RealTime IT News

Microsoft Scoops Up Location-based Solutions Firm

Software behemoth Microsoft Corp. on Tuesday announced that it agreed to acquire Vicinity Corp., a Sunnyvale, Calif.-based innovator and integrator of location-based services, in a cash transaction valued at approximately $96 million.

The key reason for Microsoft's interest is Vicinitiy's portfolio of technology-based solutions that allow businesses and governments to find available products and services in a specific area, which in turn let's Vicinity's customers analyze and direct their own customers to a brick-and-mortar store, branch or outlet near them that have the inventory.

A combined offering could be a huge leap forward for Microsoft's MSN MapPoint service amid its head-to-head competition with the venerable MapQuest -- at least in the area of software development and integration. MapQuest is subsidiary of AOL Time Warner.

"Vicinity's extensive experience in providing end-to-end solutions and value-added services perfectly complements Microsoft's MapPoint .NET XML Web services platform," said Ted Johnson, Corporate Vice President at Microsoft. "This acquisition will accelerate the adoption of location-based technology as a valuable ingredient of mainstream enterprise application development."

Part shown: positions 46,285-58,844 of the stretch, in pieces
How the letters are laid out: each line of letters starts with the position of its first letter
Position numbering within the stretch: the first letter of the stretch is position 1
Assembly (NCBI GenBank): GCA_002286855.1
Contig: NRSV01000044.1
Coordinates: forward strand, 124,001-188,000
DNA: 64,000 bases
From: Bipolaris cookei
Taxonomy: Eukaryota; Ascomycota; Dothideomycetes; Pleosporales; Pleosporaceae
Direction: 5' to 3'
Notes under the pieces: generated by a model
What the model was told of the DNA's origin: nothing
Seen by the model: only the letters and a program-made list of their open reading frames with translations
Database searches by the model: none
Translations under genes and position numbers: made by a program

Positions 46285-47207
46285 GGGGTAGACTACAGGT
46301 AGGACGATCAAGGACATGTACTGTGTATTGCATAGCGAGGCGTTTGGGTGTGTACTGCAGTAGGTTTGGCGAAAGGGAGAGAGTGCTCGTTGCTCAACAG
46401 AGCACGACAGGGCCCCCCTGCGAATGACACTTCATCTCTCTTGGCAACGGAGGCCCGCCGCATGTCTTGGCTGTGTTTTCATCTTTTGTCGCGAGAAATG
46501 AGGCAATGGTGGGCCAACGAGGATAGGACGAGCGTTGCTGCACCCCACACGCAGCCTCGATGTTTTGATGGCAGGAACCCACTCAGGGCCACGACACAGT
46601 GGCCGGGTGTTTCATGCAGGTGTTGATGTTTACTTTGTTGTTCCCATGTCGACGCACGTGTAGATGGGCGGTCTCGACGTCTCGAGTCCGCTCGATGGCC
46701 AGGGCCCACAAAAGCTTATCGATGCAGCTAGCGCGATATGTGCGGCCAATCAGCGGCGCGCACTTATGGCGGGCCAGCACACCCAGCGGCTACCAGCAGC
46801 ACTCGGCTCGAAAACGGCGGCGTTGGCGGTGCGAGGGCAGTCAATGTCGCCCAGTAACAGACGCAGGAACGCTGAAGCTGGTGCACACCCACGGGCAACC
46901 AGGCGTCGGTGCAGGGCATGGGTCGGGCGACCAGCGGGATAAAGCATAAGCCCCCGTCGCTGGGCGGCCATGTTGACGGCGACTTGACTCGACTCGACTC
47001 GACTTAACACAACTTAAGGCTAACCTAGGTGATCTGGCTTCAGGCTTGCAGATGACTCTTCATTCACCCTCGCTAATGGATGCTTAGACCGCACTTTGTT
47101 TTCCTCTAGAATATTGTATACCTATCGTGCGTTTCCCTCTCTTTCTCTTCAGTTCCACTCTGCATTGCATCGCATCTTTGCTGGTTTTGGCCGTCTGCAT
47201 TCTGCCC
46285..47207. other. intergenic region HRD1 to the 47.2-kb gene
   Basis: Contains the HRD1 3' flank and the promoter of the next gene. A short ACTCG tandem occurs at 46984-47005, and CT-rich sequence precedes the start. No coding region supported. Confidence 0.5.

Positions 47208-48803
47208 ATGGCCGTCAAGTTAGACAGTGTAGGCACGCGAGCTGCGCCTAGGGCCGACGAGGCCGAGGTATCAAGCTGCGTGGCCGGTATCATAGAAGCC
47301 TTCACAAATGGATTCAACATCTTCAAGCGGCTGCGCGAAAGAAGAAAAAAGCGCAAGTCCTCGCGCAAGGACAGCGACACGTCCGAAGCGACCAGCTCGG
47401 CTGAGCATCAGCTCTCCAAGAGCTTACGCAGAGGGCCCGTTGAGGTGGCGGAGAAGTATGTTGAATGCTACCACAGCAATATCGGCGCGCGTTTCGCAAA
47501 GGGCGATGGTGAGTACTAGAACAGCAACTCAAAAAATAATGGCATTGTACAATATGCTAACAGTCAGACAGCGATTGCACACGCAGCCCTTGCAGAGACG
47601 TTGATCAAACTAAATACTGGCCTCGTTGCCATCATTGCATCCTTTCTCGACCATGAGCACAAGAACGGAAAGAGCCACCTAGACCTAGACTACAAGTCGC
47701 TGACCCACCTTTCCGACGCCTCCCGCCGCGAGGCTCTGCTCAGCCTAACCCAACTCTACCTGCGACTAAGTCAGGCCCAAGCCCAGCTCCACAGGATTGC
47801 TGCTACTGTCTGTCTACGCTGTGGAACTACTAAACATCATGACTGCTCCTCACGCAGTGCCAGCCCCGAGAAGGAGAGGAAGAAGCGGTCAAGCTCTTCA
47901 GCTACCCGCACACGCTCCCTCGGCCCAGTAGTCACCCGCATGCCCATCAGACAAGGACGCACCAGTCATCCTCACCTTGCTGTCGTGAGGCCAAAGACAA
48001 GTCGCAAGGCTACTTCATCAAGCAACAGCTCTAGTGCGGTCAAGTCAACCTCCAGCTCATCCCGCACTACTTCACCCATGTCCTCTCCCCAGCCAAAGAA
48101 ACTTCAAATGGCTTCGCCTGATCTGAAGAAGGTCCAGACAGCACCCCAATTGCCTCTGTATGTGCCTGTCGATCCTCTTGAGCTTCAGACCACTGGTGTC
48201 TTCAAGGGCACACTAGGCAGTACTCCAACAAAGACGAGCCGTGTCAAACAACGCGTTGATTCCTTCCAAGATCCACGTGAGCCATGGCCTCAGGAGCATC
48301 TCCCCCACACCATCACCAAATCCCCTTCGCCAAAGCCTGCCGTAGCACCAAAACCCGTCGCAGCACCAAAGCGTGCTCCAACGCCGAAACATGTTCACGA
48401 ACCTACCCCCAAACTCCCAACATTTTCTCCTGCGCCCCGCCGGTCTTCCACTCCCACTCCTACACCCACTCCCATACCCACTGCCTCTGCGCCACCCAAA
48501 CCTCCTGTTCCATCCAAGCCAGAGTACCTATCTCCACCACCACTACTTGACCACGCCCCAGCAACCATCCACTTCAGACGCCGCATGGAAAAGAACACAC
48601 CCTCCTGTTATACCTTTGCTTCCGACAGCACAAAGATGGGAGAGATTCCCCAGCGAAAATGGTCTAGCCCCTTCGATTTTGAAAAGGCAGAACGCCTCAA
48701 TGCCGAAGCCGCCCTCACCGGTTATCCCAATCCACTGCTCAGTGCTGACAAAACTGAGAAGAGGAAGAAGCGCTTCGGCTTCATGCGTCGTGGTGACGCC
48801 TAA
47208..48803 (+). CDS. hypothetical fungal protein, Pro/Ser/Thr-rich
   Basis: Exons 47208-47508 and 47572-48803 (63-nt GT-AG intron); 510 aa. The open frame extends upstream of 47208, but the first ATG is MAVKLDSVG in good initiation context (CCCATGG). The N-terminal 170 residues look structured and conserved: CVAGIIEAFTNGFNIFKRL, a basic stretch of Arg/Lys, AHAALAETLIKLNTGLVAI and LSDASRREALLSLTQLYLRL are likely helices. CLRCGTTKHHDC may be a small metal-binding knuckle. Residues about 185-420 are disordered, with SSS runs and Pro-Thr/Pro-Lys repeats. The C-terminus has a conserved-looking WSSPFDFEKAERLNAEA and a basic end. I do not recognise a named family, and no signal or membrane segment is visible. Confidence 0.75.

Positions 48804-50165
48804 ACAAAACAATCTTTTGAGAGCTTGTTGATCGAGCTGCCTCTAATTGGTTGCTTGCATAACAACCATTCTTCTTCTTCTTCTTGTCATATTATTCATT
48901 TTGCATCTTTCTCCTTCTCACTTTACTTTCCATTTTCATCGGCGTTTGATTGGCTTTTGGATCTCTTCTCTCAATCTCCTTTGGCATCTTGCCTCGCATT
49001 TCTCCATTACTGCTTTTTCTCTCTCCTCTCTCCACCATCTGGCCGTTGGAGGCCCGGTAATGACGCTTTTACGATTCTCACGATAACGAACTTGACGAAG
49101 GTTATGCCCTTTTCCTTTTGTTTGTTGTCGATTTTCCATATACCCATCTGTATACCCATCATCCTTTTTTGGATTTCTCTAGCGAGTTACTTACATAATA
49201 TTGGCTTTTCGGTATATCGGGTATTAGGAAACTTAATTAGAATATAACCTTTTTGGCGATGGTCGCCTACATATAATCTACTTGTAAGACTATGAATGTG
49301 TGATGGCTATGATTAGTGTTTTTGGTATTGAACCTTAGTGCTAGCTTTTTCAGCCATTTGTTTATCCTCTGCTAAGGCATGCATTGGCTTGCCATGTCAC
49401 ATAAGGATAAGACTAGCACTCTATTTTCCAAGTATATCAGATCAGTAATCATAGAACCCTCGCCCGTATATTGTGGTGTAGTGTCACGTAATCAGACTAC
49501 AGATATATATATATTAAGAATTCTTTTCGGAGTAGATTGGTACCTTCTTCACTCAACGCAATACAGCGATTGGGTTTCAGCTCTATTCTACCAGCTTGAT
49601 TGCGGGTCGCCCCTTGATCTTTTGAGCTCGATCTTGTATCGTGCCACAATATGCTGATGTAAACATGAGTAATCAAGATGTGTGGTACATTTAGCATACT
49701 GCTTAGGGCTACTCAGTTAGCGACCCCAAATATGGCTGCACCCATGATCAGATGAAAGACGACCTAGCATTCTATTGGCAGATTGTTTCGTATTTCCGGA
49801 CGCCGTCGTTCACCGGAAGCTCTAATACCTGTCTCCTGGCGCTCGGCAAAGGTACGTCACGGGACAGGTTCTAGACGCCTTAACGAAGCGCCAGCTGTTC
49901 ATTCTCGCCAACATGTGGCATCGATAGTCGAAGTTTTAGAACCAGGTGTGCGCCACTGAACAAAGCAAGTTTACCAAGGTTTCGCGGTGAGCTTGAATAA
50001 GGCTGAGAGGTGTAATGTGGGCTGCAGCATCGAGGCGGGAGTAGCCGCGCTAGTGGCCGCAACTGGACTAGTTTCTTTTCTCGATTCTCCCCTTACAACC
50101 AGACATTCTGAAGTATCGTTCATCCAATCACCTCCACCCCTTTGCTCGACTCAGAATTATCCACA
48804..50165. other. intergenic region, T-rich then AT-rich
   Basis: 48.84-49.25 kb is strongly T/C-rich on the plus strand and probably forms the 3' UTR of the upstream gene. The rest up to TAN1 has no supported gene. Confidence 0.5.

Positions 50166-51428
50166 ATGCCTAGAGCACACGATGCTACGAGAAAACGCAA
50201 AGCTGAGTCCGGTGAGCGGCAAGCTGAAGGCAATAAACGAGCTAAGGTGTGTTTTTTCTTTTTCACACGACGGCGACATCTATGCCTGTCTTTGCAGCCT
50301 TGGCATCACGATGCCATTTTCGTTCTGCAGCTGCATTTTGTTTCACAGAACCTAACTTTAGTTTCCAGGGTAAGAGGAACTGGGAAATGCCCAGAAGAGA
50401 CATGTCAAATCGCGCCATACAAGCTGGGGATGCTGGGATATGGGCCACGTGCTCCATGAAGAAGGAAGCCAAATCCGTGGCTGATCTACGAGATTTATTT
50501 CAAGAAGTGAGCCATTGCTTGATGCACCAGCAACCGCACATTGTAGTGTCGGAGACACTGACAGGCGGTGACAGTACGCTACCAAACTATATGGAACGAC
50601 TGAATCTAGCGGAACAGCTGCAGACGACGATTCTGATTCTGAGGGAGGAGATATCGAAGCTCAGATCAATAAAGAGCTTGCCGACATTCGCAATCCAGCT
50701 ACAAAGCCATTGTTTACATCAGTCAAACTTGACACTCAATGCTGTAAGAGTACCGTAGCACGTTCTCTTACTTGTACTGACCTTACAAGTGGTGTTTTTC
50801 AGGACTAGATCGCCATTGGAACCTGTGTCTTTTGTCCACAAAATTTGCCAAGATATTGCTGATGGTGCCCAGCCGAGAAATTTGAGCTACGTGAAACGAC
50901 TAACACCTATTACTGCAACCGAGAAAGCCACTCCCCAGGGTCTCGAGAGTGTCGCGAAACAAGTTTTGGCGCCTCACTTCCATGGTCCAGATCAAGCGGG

The transaction is structured as a cash merger, in which Vicinity shareholders will receive $3.33 in cash in exchange for each Vicinity share -- a healthy premium from its Tuesday close of $2.24.

The transaction is subject to approval by a majority of Vicinity shareholders. Certain shareholders of Vicinity holding approximately 30 percent of the outstanding stock have already agreed to support the transaction.

Consummation of the transaction is subject to customary closing conditions, including Vicinity shareholder approval and approval of the relevant antitrust authorities.

The transaction is expected to be completed before the end of first quarter of 2003 and will result in Vicinity being merged with the MapPoint Business Unit at Microsoft. Both Microsoft and Vicinity expect an integration road map that helps assure customers, developers and third-party vendors of uninterrupted services and a seamless transition.

Earlier this year, Vicinity rejected another takeover proposal from a private partnership that consisted of former employees called Moloco. That deal, which valued the company's stock at $2.65, was rejected.